6. 6. Harvesting of medicinal The new standards now in place look at each species and its needs.plants raises concerns There is no single standard. Each plant is looked at to ascertain what a sustainable harvest for that speciesby Erica Fargione, herbalist. This is an abstract of her talk at the Oct. 4, is. The IUCN has researchers in four2008 MN NPS meeting. countries, working with harvesters The harvest of plants for medicinal uses is as old as the use of plants and companies marketing thefor food. People have used plants for medicines in every culture in the herbs to develop species-specificworld. Plants are the best and cheapest chemists we have for our health. standards. They are also trying toIt is imperative that we protect the plants, because if we lose our valuable develop ways to certify and marketmedicinal plants, we will have nowhere else to turn. Plants are more than sustainable harvests, much likemedicine for humans. Plants clean the air and water, produce our oxygen, organic certification.feed the animals, heal the animals, and their beauty enriches our lives. Weneed to be stewards of this richness and understand our role as humans and As consumers, we can look atthe effects we have on the natural environment. where our plants come from — look at tea boxes, hair care products, A particular concern is our harvesting of plants for medicine and the tinctures, massage oils, perfumes,sustainability of our harvesting. To address the impacts on plant populations, cosmetics, dietary supplements.the World Conservation Union IUCN Medicinal Plant Specialist Group, Many of these plants come from thealong with WWF-Traffic, have been working on international standards wild. Wouldn’t it be nice to know iffor the sustainable wild collection of medicinal and aromatic plants (ISSC- their harvest was sustainable?MAP). The catalyst for these standards was the concern that many plantresearchers, herbalists, conservationist and others have for the plants that Consumers also need to know theare now threatened because of both market demands and habitat loss. right ways to use herbal medicines.Currently, worldwide, 10,000 to 15,000 MAPs are threatened. 64 MAPs Many herbal medicines areare listed on CITES (Convention on International Trade in Endangered marketed to promote sales. They areSpecies), including two native Minnesotan species — Goldenseal (Hydrastis touted as wonder cures with healthcanadensis) and American ginseng (Panx quinquefolium). benefits that aren’t real. The use of medicinal plants by herbalists is What makes medicinal and aromatic plants special? The diversity of uses based on traditional uses of plants.— teas, essential oils, medicines, food, cosmetics, hair care products, and Herbalism is complex, and plantsspices. Harvesting demands on many plant species are great. The demand have specific uses. We cannot geton plants for medicinal purposes is a big part of this demand. Here are our health education from the peoplesome figures about the medicinal herb market. trying to sell product — the market • The global market for medicinal herbs is $60 billion annually. is not an advocate for your health. • $17 billion was spent on herbal medicines in United States in 2000. As conservationists and stewards • In 2002, one in five U.S. adults used natural products for health. of plants, we can be mindful of Worldwide, 70 - 90 percent of all MAPs in the marketplace are wild- the changing market. A plant mayharvested. Only 900 plant species are cultivated worldwide. There are someday become a very importantmany reasons for this. Many of these plants have difficulties growing in medicine. Be aware of what plantscultivation, the market fluctuates so much that to invest in the cultivation are being marketed and the possibleis risky, the demand is usually ahead of the market so that there is no demands this may put on the wildtime to develop cultivation techniques, not much is known about how to populations.successfully cultivate the plants, the income from harvesting is a secondary The issues facing our naturalincome for the harvesters who also may not own land, and the wild varieties ecosystems are vast. Destructionof plants are considered better medicine. Wild harvesting will continue to of habitat, invasive species, overbe the main source of medicinal plants. harvesting, and climate change, What makes a plant susceptible to over harvesting? all have their effects on the plants. • Life cycle: slow growing, seed production and viability; When we talk about and tackle • Small population size; these issues through research, • Narrow genetic variability; legislation, and working together, • Part harvested: root, seed, flower, bark; we are building a better future for • Explosive demands: When a new study comes out to state the benefits both the plants and people. We need of a plant, then the demand skyrockets; to be able to pass on the richness of • Wholesale price: When the price rises, so does the harvesting. plants to the next generations.6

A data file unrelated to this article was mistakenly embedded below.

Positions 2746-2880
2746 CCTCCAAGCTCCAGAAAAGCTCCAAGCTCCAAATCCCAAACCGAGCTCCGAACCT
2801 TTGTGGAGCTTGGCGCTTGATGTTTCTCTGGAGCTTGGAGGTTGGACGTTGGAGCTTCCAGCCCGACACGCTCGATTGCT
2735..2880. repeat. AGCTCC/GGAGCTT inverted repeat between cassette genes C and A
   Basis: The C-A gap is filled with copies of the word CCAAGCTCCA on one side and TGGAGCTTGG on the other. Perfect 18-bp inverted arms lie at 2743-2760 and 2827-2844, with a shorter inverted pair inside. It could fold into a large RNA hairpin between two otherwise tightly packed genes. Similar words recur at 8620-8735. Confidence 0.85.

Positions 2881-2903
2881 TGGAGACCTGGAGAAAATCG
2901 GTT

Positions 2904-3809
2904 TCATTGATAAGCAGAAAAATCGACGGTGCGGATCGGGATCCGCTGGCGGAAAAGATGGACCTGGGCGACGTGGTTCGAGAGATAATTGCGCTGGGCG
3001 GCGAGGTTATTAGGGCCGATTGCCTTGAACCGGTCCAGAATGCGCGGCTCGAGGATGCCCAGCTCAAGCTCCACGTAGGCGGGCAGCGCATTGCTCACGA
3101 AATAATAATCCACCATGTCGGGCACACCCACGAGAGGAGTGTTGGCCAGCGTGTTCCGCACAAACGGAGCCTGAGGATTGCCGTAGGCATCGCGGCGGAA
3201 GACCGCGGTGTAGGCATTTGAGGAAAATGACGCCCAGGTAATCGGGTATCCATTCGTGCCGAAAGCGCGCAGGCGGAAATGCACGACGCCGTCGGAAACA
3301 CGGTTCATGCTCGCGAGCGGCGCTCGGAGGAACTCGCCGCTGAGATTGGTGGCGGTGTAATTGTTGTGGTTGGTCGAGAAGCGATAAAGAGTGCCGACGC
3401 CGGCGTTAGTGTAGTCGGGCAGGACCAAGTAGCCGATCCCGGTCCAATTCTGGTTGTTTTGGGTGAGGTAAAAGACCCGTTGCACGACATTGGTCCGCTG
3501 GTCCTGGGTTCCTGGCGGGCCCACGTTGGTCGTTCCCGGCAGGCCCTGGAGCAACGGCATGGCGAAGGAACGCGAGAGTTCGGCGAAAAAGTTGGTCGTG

7. 7. Field Trips for 2008by Ken Arndt Plant Lore by Thor Kommedahl The Society is planning anotherexciting year of field trips. Stay What is fireweed?tuned to our website for details. Fireweed is EpilobiumLook for another winter botany trip angustifolium, in the evening-around the metro in late February primrose family (Onagraceae),or early March, followed by spring and native to Minnesota.wildflowers in April and May. We How did it get its name?plan a follow-up to this year’s Epi comes from the Greeksymposium with a weekend field meaning upon and from lobostrip to the North Shore Highlands in meaning pod, referring to the waylate June. Other trips will include flowers appear to grow on theanother year of work at Pioneer seed pod — it’s the way that thePark in Blaine, prairie hikes in out- corolla is positioned on the ovary. state Minnesota, a canoe trip on the Angustifolium is Latin for narrowSt. Croix, and possibly a train ride leaf, which has given this speciesin Wisconsin. another common name, willow herb, We are planning one or two because of the resemblance to willowtrips a month, depending on field leaves. Because it occurs on fire-trip leader availability. If anyone desolated areas, it is called know is interested in leading  Where does it grow?a trip, or if you have suggestions Most frequently, fireweed growsas to where to go on a trip, e-mail in clearings on moist soils, rich inme at We humus, often after fires, mainly inare always looking for additional northern, wooded parts of the state. Itfield trip leaders and co-leaders to rapidly invades disturbed sunny sites.take us to the many fantastic areas Epilobium angustifolium,  What do plants look like?around the region and state. photo by Peter Dziuk. Plants are perennial, 3-7 feet tall, with coarse, rhizome-like roots. FourMinnesota Native Plant Society pink-purple, roundish petals make up each flower. The tiny seeds are Member Registration borne in reddish, long and narrow seed pods (capsules), 300-400 seeds Name per capsule. The simple leaves are alternate on reddish stems. Address  Is it poisonous or medicinal? It has not been reported City State Zip poisonous.  American Indians made a paste of peeled roots for treatment Phone (home) (work) of burns, sores, and boils. A leaf E-mail e-mail newsletter? Yes No tea was drunk for bowel problems, and a leaf paste was applied for Membership category (New Renewal ) mouth ulcers. Leaf extracts have $15 Individual been shown to be antibacterial. $15 Family (two or more people at same address) Has it any economic or other uses? $ 8 Student (full time) Northwest Indians used stem $ 8 Senior (over 62 or retired) fibers to make fish nets and twine. $20 Institution Because plants are high producers The membership year starts Jan. 1. To join, fill in this form. Make of nectar, bees and other insects your check payable to Minnesota Native Plant Society. Bring your are attracted to it. It is not often check and the form to a monthly meeting, or mail them to: Minnesota grown in gardens because it Native Plant Society, P.O. Box 20401, Bloomington, MN 55420. becomes an aggressive weed. 7
  8. 8. Minnesota Native Plant SocietyP.O. Box 20401Bloomington, MN 55420Winter 2008